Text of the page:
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Confederated Tribes of the Coos, Lower Umpqua and Siuslaw Indians of Oregon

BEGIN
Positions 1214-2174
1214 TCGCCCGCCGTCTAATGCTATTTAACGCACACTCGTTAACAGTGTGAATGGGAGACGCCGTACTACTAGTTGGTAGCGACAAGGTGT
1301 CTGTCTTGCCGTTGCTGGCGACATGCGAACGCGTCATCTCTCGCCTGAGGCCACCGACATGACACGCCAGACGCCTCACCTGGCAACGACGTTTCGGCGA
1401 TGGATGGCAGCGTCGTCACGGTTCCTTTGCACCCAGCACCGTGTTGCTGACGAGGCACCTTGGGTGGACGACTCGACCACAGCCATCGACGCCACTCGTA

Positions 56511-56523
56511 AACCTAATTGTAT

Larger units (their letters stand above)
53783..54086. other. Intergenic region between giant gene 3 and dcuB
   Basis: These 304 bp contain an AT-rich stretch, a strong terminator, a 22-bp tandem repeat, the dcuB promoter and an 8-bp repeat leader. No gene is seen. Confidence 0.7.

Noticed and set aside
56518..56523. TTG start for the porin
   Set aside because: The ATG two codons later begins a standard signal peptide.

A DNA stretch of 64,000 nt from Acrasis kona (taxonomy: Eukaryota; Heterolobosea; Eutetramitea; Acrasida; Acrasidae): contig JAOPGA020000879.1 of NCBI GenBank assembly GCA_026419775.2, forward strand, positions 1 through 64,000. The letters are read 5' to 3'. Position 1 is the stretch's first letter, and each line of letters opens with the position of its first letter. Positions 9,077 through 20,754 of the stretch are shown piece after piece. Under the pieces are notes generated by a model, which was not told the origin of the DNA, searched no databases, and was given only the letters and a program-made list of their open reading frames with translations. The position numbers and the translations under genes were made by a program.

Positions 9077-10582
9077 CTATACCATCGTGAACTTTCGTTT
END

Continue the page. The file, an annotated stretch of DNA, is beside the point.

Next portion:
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The tribes asked the Coos Bay City Council to support a plan to take over up to 95,000 acres of the Siuslaw National Forest. They hope to generate $1 million a year from thinning trees, tribal administrator Francis W. Somday II said. Congressmen have asked for an indication of local support. Councilors made no commitments, but Mayor Joanne Verger said she expects to continue discussions and would like more specific information about the tribes' interest in buying land within the city limits. City Councilor Don Spangler said if the proposal goes through, the tribes' gain could become the area's loss. The historical tribal homeland ranged over 1.6 million acres from north of Florence to south of Coos Bay and to the Interstate 5 corridor. Current holdings include 6.2 acres between Coos Bay and North Bend, as well as a 98-acre site and a 10-acre site, all donated or purchased with tribal funds. Somday said the land would be transferred from the U.S. Forest Service to a BIA trust. The tribes would be unable to sell the land. The tribes were restored to sovereignty in 1984, 40 years after the federal government dissolved them. Members say they've never been compensated for homelands under an 1855 treaty.

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